It turns out all Uncharted’s multiplayer needed was some reversals of fortune. The series has had some form of competitive online component to it since Uncharted 2, though I would argue it hasn’t been anything necessarily to write home about. Multiplayer is often an acquired taste, at best, and hostile to everyone who isn’t hardcore about it, at worst; and Naughty Dog’s older attempts didn’t stray from those parameters.

Uncharted 4’s multiplayer is different, and that’s partly the fault of The Last Of Us. For its first foray outside of the series, Naughty Dog’s hunters versus fireflies narrative premise meant you could revive teammates in a match, something they brought over the Uncharted 4.

It completely changes how multiplayer matches work. Running around a corner you might get blindsided by enemy; in a fury, you manage to down them but get dropped yourself in the process. In most games that’s it, but here you’ve got a chance to be revived, if a friend can save you before your life runs out. Given Uncharted’s thematic tendency to play the odds, it’s a nice touch. If an enemy drops you, then you suffer a humiliating death by booting, but that too is a reversal if you’re able to return the favor later.

Of course, Naughty Dog has talked about making the multiplayer experience a fair one for every player, and that works with the core of its design, too. Having, say, an infinite supply of grenades with a cooldown timer balances matches out between players while forcing more strategic play, if you choose to put grenades in your loadout at all.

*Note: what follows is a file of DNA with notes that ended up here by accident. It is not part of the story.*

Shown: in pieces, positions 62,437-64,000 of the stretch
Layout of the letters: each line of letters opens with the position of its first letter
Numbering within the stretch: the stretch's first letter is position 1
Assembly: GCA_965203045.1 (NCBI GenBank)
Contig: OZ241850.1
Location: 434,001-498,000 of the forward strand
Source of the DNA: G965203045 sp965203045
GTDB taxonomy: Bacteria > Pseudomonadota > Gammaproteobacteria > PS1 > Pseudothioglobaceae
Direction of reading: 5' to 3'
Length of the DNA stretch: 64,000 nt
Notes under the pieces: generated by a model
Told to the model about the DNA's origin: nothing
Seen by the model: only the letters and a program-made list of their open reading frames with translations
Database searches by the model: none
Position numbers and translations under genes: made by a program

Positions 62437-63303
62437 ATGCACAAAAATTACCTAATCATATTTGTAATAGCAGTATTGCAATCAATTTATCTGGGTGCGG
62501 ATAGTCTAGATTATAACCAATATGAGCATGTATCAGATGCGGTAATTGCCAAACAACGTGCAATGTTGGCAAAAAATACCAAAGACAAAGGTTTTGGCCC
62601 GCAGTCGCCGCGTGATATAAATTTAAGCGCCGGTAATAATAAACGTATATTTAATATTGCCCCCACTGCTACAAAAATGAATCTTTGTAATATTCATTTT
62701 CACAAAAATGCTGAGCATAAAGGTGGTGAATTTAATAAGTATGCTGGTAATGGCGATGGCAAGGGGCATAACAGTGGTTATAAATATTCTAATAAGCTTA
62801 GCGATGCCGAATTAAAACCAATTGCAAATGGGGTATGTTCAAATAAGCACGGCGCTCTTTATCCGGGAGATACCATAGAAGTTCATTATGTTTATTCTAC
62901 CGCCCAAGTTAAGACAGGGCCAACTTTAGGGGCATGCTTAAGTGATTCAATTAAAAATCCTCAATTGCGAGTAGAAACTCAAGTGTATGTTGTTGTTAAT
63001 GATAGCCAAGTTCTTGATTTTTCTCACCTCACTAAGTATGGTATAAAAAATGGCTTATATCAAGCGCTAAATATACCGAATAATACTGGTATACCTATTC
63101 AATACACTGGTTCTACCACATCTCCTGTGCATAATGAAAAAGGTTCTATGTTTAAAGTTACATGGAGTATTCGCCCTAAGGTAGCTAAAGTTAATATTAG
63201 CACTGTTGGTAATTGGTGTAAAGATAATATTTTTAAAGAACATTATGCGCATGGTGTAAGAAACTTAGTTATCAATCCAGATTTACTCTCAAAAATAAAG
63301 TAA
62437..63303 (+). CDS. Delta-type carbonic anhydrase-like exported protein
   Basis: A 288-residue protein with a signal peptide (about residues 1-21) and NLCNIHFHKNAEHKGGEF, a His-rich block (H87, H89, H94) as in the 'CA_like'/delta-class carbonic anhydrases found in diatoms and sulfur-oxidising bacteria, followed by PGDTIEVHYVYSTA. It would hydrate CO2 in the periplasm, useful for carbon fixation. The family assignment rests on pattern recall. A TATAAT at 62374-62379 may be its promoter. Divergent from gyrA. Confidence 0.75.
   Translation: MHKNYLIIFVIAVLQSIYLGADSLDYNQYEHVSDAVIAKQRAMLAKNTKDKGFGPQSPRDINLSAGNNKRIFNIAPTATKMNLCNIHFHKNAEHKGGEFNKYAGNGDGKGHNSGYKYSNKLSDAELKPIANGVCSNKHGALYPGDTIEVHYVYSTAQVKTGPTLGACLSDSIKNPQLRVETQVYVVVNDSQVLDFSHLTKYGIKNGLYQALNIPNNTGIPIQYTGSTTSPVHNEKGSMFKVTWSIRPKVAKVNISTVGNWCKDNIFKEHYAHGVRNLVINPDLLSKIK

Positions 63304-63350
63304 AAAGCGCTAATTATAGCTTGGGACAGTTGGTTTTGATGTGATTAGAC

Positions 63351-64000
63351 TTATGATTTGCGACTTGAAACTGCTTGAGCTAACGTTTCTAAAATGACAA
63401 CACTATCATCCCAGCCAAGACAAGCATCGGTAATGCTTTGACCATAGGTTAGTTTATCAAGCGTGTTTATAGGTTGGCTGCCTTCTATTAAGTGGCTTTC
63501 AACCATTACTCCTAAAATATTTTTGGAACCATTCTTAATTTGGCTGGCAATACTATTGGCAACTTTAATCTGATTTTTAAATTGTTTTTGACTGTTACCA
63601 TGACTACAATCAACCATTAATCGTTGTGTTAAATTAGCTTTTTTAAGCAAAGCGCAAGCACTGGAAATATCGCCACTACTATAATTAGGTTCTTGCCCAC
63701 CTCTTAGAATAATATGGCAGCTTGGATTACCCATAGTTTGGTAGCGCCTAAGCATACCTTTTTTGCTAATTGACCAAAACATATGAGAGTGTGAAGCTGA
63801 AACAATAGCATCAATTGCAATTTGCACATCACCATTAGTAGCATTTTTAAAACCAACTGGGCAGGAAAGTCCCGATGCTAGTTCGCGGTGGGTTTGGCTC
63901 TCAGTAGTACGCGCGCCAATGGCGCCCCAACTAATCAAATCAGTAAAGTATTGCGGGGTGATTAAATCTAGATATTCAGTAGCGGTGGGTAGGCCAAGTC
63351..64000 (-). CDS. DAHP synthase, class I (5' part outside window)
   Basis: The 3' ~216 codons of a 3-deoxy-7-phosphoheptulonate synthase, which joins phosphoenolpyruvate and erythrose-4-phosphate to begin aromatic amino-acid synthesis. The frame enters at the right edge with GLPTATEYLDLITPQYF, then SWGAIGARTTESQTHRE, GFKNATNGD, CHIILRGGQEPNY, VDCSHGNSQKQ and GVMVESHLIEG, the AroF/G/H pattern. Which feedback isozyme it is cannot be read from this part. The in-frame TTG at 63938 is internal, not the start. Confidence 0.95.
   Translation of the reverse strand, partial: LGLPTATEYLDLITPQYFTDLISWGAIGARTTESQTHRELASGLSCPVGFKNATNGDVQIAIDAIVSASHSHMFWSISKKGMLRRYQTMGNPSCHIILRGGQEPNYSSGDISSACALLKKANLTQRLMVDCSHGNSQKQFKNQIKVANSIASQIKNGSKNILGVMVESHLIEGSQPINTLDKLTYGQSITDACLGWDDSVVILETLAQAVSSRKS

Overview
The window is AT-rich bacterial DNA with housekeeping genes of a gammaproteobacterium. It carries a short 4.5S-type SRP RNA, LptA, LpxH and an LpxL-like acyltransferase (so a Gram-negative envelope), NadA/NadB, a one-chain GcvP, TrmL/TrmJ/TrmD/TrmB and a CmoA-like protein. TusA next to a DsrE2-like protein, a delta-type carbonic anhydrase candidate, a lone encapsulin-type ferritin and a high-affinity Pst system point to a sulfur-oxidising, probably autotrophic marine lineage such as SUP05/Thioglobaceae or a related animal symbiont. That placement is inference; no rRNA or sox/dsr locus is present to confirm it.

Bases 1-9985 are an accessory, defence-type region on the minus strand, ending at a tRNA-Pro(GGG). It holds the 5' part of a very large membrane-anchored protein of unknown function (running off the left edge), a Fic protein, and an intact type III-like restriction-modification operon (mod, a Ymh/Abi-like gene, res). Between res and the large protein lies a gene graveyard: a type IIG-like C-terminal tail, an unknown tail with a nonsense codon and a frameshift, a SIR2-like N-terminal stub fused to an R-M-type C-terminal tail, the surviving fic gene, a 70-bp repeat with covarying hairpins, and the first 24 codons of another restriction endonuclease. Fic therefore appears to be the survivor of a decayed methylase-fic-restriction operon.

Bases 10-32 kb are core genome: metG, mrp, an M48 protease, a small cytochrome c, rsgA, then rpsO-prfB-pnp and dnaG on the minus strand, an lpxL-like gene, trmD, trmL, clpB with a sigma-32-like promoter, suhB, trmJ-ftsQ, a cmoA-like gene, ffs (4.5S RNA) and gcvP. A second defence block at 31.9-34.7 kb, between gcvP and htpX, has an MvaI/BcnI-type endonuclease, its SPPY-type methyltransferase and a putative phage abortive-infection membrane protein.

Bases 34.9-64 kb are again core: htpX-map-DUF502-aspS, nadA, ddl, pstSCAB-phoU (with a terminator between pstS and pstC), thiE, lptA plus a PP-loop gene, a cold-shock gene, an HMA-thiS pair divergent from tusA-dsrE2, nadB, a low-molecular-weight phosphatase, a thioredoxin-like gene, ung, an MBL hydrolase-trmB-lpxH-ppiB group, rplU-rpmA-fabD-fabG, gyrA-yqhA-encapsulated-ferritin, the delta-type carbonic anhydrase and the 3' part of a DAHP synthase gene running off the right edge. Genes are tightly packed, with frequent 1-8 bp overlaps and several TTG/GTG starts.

Another boost that can turn the tide quickly are mysticals, game-ified versions of some of the artifacts Nate Drake has chased over the years (including one, interestingly, from the only Uncharted novel, The Fourth Labyrinth). To use one fairly common example, after getting swarmed by a group of enemies, you can use an El Doradian sarcophagus against them, causing homing damage. If you want a more direct approach, you can use one to temporarily become a lighting fast fire djinn.

If the best kind of multiplayer is a tug of war between teams, Uncharted 4’s systems create opportunities for some really satisfying turn-arounds. Actions are largely governed by cash that you can pick up or earn through offensive actions as well as defensive ones (kills, special actions, revives and assists) but instead of just equating cash to XP used to buy new weapons, perks and other things for your loadout between rounds, you’re able to pick up mysticals, NPC allies and other goodies during the match itself. Give everyone that ability at any time and you have a much more level – and dynamic – playing field.

There are a number of other systems (and some free-to-play elements, though you can generally ignore these) in play as well that strengthen the game’s philosophy of balance, but overall, Naughty Dogs design essentially promotes an ever-changing meritocracy. The better you do, the more cash you get, and if you play your cards right, the better a position you’ll be in to regain the upper hand. That’s a lot more fun than just getting repeatedly rocked by the barrel of a shotgun.